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A Footnote in the Making

iRex, Amazon and the entire e-reading category have an even more significant problem: savvy consumers may hold off on buying devices to see whether Apple enters the market with a more general-purpose tablet computer.

Allan Weiner, Gartner analyst

When media historians look back at the early twenty-first century and begin documenting the period when digital print overtook paper print, they will dutifully note there once existed single-purpose devices for the display of digital print. The historians will record that early manufacturers not only abstracted the codex book form with the shape of these devices—thin tablets roughly the dimensions of a trade book—but that they also reproduced the limited function of the codex book, restricting these devices to acquiring and presenting digital print. The historians will note that digital print began its eclipse of paper print only after readers had access to a general-purpose device for the collection and manipulation of digital print, a device with a familiar form factor, intuitive controls, and multiple uses.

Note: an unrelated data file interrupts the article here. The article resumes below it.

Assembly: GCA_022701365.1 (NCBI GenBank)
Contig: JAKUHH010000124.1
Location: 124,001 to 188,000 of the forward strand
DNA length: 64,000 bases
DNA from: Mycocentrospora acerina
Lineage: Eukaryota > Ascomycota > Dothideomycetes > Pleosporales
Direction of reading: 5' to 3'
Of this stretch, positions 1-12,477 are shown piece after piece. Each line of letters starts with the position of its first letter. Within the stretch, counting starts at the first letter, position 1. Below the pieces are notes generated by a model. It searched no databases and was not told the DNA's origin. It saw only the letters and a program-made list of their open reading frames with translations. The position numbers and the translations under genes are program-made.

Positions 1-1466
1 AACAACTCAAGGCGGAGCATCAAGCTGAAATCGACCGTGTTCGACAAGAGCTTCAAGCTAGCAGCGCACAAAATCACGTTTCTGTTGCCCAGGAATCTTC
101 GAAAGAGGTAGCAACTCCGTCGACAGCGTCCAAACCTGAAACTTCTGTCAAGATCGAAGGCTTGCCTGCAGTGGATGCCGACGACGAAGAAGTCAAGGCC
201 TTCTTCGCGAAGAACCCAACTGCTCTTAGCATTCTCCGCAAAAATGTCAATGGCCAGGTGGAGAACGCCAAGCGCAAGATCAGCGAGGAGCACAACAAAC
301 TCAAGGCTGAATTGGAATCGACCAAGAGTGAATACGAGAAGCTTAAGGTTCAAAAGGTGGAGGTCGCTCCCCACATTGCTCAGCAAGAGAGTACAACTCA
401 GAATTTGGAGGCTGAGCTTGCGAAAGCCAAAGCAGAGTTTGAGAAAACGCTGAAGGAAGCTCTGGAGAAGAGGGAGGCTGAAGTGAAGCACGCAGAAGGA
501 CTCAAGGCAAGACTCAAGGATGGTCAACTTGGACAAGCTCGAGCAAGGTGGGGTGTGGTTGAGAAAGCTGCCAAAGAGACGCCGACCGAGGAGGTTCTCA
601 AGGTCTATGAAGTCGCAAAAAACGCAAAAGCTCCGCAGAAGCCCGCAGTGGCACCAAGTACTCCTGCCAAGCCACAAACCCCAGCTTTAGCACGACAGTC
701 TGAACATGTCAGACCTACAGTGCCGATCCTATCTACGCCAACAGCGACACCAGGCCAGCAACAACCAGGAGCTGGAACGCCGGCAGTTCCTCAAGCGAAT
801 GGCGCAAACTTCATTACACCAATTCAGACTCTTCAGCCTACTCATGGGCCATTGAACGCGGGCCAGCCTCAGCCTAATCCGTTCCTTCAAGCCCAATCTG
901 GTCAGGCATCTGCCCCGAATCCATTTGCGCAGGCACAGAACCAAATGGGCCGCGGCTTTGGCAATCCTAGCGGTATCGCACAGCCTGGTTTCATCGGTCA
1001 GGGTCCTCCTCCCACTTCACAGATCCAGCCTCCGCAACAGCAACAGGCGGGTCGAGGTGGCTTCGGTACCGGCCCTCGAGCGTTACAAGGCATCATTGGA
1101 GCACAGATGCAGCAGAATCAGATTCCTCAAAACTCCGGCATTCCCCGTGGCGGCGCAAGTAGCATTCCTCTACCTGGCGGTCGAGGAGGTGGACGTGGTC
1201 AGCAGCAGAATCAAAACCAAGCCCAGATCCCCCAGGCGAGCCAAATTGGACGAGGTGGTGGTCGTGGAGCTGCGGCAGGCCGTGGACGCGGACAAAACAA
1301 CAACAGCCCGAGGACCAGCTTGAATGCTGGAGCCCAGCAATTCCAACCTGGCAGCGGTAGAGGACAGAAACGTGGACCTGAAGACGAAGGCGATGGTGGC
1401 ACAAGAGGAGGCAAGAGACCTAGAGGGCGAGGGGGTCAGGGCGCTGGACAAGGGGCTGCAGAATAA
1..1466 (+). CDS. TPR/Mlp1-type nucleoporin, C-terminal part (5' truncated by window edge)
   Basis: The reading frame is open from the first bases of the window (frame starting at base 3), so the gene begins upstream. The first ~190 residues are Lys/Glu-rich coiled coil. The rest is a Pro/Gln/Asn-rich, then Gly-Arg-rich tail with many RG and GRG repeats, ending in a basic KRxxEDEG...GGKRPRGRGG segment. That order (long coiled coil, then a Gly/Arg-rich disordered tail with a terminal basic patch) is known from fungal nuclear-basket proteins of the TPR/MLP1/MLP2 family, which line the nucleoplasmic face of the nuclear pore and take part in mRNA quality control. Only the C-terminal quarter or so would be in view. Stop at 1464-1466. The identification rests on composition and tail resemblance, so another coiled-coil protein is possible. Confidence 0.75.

Amazon, Verizon, Best Buy, and iRex are all bumping elbows for space in an historical footnote.


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